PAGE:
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How Much Is A Woman's Life Worth?-The Great Mammogram Debate

How Much Is A Woman's Life Worth?-The Great Mammogram Debate

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A discussion of the mammogram debate, breast cancer screening and the financial incentives to put women's lives at higher risk for dying from breast cancer.
A discussion of the mammogram debate, breast cancer screening and the financial incentives to put women's lives at higher risk for dying from breast cancer.

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Published by: Dr. Cheryl Bryantbruce, M.D. on Nov 26, 2009
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11/25/2009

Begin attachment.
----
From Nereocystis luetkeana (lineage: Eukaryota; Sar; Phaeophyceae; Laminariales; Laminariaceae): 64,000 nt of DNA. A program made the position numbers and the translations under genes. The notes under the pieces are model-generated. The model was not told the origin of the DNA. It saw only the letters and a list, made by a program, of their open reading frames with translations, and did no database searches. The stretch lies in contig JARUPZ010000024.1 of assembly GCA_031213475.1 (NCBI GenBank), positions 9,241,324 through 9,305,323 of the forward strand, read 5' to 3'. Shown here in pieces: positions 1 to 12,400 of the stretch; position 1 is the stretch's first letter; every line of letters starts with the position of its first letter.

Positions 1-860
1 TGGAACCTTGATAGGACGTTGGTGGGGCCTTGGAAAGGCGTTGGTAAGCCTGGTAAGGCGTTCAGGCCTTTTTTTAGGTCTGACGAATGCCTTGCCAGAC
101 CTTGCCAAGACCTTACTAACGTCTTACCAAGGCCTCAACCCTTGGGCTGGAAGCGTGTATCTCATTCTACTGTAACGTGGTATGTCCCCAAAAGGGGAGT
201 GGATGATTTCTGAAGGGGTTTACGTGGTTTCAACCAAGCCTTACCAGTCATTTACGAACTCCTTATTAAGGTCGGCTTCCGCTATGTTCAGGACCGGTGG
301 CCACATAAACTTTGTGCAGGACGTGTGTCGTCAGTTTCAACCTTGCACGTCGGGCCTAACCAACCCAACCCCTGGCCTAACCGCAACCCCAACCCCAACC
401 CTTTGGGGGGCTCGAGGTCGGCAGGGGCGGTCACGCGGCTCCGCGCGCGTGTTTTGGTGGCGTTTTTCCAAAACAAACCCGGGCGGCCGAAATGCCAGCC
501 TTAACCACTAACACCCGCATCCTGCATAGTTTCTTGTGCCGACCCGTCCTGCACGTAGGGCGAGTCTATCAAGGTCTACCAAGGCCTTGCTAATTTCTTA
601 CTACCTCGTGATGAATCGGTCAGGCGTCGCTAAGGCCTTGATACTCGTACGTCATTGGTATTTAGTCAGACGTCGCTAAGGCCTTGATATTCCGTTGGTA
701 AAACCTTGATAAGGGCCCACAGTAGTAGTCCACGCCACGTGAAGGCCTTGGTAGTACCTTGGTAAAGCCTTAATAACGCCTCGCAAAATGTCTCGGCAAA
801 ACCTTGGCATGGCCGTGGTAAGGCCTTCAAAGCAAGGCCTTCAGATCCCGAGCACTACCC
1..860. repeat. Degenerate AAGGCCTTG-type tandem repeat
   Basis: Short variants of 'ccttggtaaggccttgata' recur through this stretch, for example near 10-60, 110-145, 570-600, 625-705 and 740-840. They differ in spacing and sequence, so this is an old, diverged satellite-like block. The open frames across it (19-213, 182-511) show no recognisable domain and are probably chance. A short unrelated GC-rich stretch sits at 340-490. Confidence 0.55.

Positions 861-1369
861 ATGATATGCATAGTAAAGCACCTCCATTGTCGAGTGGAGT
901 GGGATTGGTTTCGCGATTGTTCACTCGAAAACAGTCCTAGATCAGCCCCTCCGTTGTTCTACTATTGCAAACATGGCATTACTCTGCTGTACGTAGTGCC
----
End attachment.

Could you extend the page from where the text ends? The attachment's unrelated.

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How Much Is A Woman’s Life Worth?-The Great Mammogram DebateBy Dr. Cheryl Bryantbruce, M.D.First the American Cancer Society (ACS) suggested that there was no evidence forphysicians to recommend self-breast examination. Then, just last week, the U.S.Preventive Health Tax Force made the recommendation for women to delay gettingroutine mammograms until the age of 50 with follow-up mammograms every twoyears. One would like to think the theory behind it all would be to save women’slives by reducing their exposure to potentially cancer causing radiation and toprevent them from undergoing unnecessary testing, but the reality is that thesedecisions really boil down to a matter of finances. It’s cheaper to let a few morewomen die of cancer by reducing screening and starting at a later age than it is toscreen earlier and work up the positive findings. The American Cancer Society estimates there will be more than 190,000 new casesof breast cancer this year with approximately 40,000 resulting deaths. The newgovernment task force recommendation means later diagnosis, inspite of the factthat we know that the earlier breast cancer is detected, the greater the chance of survival. The U.K. screens breast cancer with mammograms once every three yearsuntil the age of 50. The death rate from breast cancer is from 11-14% higher in theU.K. according to the Concord Study as reported in Lancet Oncology 2008. This isconfirmed by the 1996 Study on Health Care Productivity at the Mckinsey Institutein Los Angeles, California. Although this seems to support the call for laterscreening, the McKinsey study concludes that, “findings from the high-resolutionstudies indicated that the poor results from the U.K. were attributable mainly topatients having more advanced disease at diagnosis than patients in otherEuropean Countries. Also, the U.K. spends less on breast cancer diagnosis andtreatment than the U.S. every year.If it were not about money, it would make no sense for the ACS not to recommendself-examination.Self breast examination costs nothing. Self-examinationincreases the risk of nothing except perhaps finding a lump. The ACS says thatresearch does not support findings for or against the benefit of self-breastexamination. Yet they admit that 80% of breast cancers are found not bymammogram, but rather by women “Touching Her Breast.” Self-examination,whichequates with touching her breasts in my book , increases a woman’s chances of finding a lump. Finding a lump means a work-up. A work-up costs money forinsurance companies and government run programs alike.It is money spent with a relatively low cancer yield until the age of 50, at which agethe incidence of cancer increases dramatically. If the recommendation is to not

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